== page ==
The government does not provide social protection for private sector workers who became disabled. There was inadequate state funding for services to assist persons with disabilities.[34]

On 7 December 2011, Myanmar acceded to the Convention on the Rights of Persons with Disabilities (CRPD). The convention entered into force on 6 January 2012.

Landmine survivors from Myanmar who go to Thailand to seek asylum can receive medical care and rehabilitation in refugee camps as well as in public district hospitals in the Thai-Myanmar border provinces.[35]

However, in the first half of 2013 the availability of this assistance in the Thai border camps was becoming increasingly uncertain. Political reforms in Myanmar resulted in the possibility of refugees being returned, leading to a reduction in financial assistance by some donors to NGOs in order to focus on activities within Myanmar.[36] This shift in funding was reported to be premature, and the UNHCR has said that the return of refugees will not be promoted until mined areas in Myanmar are identified and cleared.[37]


[1] Unless noted otherwise, Monitor casualty data for 2012 is from published and unpublished sources. Published sources include media reports by Irrawaddy, Mizzima, Democratic Voice of Burma, Bangkok Post, Kachin News Group, Burma News International, Independent Mon News Agency and the New Light of Myanmar between 1 January and 31 December 2012. Unpublished information provided to the Monitor by Karen Human Rights Group (KHRG), “Landmine Information: January 2012 – December 2012;” email from Nuengruethai Plaenglakkhana, Field Officer, ICRC Chiang Mai, 13 June 2013; email from Back Pack Health Worker Teams (BPHWT), 5 April 2013; email from Eh Pwoh, Data Officer, Karen Department of Health and Welfare (KDHW); and email from Alice Proby, Assistant Protection Officer, UNHCR, 12 November 2012.

[2] It is possible that available data contains duplicate casualties, but this could not be verified given the limited amount of information provided.

[3] See, “Myanmar: Landmine survivor needs outstrip aid,” IRIN, 7 December 2011,

[4] See the 2009 edition of the Monitor report for Myanmar, Unprecedented levels of information on military casualties were received in 2008 from the State Peace and Development Council; 508 military casualties were identified. Information from this source has not been made available any other year.

[5] “Deadly Soil: Burma’s Enduring Landmine Tragedy,” Burma News International, 11 June 2011, Non-state armed groups (NSAGs) reportedly also use captured factory-made mines. See, “The world’s longest ongoing war,” Aljazeera, 10 Aug 2011,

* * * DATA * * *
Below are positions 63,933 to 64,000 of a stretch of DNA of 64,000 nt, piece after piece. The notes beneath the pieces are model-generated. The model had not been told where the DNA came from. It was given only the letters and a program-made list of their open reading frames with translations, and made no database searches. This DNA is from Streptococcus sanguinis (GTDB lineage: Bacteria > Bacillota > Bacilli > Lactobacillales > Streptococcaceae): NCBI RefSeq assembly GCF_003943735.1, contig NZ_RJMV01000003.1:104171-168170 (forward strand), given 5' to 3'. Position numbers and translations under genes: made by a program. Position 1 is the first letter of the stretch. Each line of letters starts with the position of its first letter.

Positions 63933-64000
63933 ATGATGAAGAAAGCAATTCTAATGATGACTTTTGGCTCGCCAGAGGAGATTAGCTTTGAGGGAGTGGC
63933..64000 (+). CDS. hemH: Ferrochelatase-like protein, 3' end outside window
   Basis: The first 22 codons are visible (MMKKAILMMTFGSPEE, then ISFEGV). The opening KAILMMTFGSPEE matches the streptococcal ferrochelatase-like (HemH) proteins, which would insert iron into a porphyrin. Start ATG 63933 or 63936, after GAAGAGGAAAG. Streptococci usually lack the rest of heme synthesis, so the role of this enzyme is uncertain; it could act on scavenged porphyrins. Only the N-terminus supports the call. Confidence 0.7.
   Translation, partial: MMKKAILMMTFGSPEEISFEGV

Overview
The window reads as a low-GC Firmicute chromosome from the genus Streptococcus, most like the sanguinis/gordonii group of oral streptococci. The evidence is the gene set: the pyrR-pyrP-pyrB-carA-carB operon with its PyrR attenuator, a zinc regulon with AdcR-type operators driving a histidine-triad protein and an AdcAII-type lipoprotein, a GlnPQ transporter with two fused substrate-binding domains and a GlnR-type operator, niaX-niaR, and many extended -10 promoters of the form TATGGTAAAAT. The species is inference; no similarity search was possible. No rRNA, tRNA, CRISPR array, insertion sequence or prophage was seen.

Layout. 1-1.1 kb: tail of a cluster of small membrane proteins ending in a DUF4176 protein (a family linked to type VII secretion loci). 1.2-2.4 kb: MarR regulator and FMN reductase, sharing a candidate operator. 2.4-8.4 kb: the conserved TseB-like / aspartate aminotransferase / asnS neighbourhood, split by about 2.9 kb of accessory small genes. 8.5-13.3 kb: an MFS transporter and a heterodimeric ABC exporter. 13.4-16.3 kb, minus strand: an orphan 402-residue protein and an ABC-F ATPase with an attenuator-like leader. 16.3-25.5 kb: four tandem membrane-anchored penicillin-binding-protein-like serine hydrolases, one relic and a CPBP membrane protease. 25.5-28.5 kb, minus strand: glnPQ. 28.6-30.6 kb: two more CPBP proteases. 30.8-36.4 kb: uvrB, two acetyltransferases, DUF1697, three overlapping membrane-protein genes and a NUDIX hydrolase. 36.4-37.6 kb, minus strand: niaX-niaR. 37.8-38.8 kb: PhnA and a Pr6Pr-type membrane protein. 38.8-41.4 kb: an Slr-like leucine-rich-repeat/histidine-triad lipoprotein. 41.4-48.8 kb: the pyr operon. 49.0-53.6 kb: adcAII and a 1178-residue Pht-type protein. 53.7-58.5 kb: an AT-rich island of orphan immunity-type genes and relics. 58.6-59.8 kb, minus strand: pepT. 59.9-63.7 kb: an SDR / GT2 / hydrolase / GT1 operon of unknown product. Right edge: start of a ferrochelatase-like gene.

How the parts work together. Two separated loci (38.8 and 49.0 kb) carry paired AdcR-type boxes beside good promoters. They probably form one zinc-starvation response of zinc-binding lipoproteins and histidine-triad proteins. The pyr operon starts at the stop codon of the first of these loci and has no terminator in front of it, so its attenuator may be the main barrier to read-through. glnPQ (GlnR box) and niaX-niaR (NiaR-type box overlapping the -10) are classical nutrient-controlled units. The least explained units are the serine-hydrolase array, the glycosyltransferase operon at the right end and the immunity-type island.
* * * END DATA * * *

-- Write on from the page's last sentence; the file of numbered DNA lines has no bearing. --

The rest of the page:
[6] Monitor interview with Naikongchari witness in May 2013.

[7] DCA, “Consultant (6 weeks) Research on Landmine Victim Assistance, Myanmar,” Closing Date: Monday, 17 September 2012.

[8] UN Security Council, “Report of the Secretary-General on children and armed conflict in Myanmar,” S/2009/278, 1 June 2009, para. 38; and Ministry of Health, Annual Public Health Statistics Report, Naypyitaw, March 2011.

[9] The ceremony was held in Mone in Bago Region’s Kyaukkyi township on January 20. “On Bago tour, NLD leader pledges to help mine victims,” Myanmar Times, 28 January 2013,

[10] Ministry of Social Welfare, Relief and Resettlement, “Rehabilitation of the Persons with Disabilities,”

[11] ICRC Physical Rehabilitation Programme (PRP), “Annual Report 2012,” Geneva, September 2013, pp. 60.

[12] Ibid., pp. 47–48.

[13] The Back Pack Health Worker Teams (BPHWT), “Mid-Year Report 2012: Provision of Primary Healthcare among the Internally Displaced Persons and Vulnerable,” Mid Year Report final-0409122.pdf; KHRG, “Landmines Briefer Information Received: August 2012 – March 2013,” 8 April 2013; BPHWT, “Not Free or Safe: Talks Bring Reduced Fighting and More Aid, but Thousands Remain Displaced,” 18 June 2013, - sthash.dUqNE1lK.dpuf; AAR Japan, “Community-Based Assistance for Persons with Disabilities,” 28 Sep 2012,; ICRC PRP, “Annual Report 2012,” Geneva, September 2013, pp. 60–61; and ICRC, “Annual Report 2012,” Geneva, May 2013, p. 252. Indirect sourcing are from Monitor notes taken at the UNHCR Protection Working Group meeting by Yeshua Moser-Puangsuwan, Researcher, Yangon, 24 February 2012; and Monitor notes taken at the South & South East Asia Regional Victim Assistance Workshop, Vientiane, 20–22 November 2012.